Laminated Glass

February 1, 2014
Laminated glass consists of two or more lites of glass and one or more bonding interlayer. The lites and the bonding layer are fused together through either an autoclave process or a chemical curing process.

How the product works:

Laminated glass does not shatter. When broken by impact, the interlayer tends to retain the glass fragments, minimizing the risk for injury from sharp edges and flying or falling glass, and strongly resists penetration by the impacting object or person. In many applications, laminated glass is the logical choice for a safety glass, due to its break “safe” characteristics. It is of equal strength as annealed glass of the same thickness and may be used in monolithic glazing or as part of an insulating glass unit. Typical safety applications include doors, panels adjacent to doors, glazed panels, balconies, elevators, railings, and skylights. Laminated glass effectively resists glass fall-out from windblown projectiles in hurricane-prone areas and after a blast event. It is an effective barrier to unwanted noise and can provide various levels of security protection including protection from break-ins, physical attack, and bullets. The optical quality, durability and maintenance of the laminate are virtually the same as regular glass.

Design Considerations:

Laminated glass can be configured with annealed, tempered, heat-strengthened, chemically strengthened, wired, tinted, reflective glass, one-way and two way mirrors can be incorporated into an insulating glass unit. Custom drilling, including speak holes and pass-through holes, is available. Depending on the number of glass plies and interlayer thickness, laminated glass can be used in locations requiring burglar resistant, physical attack, and bullet resistant protection. The use of laminated glass in hurricane-prone areas can reduce the effects of windstorms on buildings by preserving the integrity of the building envelope and by preventing glass particle fallout. Laminated glass also resists glass fallout in earthquakes. The level of protection afforded is a function of the thickness of the interlayer and the framing detail, the thickness and number of plies of glass, the size and strength of the glass, the temperature of the glass, and the method of installation.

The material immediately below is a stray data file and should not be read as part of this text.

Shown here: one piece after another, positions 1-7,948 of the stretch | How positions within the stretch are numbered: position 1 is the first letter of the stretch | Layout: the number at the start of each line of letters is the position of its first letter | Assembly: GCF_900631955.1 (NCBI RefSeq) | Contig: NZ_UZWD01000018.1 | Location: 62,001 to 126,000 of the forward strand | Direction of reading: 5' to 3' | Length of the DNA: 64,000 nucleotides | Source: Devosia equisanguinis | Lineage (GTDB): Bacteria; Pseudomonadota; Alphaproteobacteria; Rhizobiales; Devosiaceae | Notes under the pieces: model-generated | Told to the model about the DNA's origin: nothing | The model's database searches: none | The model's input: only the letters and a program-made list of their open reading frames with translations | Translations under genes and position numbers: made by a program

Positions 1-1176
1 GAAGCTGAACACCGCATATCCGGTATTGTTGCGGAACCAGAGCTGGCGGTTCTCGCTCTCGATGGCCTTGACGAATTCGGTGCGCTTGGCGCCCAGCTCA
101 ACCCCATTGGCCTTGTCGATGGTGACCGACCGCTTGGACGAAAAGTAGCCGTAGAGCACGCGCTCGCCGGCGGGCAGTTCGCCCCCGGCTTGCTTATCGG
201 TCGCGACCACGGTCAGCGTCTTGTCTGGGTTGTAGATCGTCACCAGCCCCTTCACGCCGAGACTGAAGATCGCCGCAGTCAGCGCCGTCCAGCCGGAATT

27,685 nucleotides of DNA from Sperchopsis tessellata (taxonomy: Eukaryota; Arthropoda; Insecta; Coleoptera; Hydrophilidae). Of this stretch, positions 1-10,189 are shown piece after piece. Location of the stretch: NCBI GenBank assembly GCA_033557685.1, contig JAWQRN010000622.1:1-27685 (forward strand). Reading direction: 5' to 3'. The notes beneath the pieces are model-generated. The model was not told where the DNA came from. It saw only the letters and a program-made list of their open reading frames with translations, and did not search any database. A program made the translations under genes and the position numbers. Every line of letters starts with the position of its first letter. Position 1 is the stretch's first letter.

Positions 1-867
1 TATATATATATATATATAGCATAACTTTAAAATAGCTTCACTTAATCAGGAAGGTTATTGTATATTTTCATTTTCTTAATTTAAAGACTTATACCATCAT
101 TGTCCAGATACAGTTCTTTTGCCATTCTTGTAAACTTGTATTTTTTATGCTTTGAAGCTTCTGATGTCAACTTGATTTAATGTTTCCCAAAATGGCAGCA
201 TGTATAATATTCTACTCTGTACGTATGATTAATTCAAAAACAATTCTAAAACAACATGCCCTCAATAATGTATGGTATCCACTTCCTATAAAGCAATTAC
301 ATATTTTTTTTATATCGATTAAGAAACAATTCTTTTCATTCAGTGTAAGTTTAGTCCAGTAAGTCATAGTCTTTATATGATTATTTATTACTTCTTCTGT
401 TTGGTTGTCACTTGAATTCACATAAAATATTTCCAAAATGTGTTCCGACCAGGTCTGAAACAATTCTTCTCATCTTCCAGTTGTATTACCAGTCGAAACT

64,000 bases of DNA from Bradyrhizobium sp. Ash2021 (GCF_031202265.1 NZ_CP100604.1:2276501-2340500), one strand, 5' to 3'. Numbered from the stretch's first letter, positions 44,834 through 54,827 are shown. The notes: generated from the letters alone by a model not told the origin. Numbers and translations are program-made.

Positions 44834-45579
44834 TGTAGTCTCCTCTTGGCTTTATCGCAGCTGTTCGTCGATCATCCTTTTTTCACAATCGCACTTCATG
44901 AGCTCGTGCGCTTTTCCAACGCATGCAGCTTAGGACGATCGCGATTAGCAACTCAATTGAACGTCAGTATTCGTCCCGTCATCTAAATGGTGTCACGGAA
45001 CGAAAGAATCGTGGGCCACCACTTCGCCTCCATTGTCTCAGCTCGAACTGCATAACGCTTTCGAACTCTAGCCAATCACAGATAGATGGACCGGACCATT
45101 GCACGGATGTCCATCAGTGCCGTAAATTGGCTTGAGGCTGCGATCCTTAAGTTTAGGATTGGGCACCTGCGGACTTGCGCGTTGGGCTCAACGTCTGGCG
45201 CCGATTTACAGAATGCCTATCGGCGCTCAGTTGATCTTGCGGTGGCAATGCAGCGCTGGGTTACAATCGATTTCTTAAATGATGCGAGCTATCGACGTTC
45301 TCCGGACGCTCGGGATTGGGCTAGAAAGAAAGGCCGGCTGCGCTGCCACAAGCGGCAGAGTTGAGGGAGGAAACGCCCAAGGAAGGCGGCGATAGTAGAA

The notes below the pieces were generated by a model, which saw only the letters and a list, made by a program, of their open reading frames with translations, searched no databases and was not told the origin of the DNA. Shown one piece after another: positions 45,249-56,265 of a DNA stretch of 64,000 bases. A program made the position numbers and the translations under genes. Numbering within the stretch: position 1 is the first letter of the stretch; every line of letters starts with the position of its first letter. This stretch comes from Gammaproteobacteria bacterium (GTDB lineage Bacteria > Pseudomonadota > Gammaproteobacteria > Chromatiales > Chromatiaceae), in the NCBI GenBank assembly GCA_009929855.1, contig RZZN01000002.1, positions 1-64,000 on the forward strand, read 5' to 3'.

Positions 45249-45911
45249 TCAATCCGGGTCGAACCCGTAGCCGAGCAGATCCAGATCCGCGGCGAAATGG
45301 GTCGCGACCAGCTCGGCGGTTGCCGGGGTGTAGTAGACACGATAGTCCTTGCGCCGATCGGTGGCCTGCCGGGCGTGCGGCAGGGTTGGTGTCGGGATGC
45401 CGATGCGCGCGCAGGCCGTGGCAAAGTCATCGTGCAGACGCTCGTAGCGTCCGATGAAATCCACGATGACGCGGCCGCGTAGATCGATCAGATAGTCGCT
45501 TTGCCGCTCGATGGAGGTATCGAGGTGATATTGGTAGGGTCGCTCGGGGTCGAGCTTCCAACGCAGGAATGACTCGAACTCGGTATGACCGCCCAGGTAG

Edge Finish:

Laminated glass can be produced with edges that are clean cut, swiped (seamed), flat ground, and polished.

Installation Guidelines:

When installing laminated glass, the glazing system should provide for at least the minimum recommended face and edge clearance as well as nominal bite. Proper allowance must be made for glass, metal, and erection tolerances, plus expansion and contraction. Restricted edge clearances can result in glass damage from glass-to-metal contact when normal building movements and thermal expansion occur. Glass should be set on two 80-90 shore A durometer ¼” setting blocks. The width of the setting blocks should be of sufficient width to fully support the laminated construction thickness. The edges of laminated glass must not be exposed to organic solvents, or standing water that can react with the plastic interlayer. Many polysulfide, silicone, and butyl rubber sealants may be used for glazing, but should be checked for compatibility. All sash must be weeped to the outside to allow water drainage. Prolonged exposure to water, water vapor, solvents, or solvent vapors may cause delamination or haziness around the periphery. Additional information concerning glass setting conditions can be found in the Glass Association of North American (GANA) Glazing Manual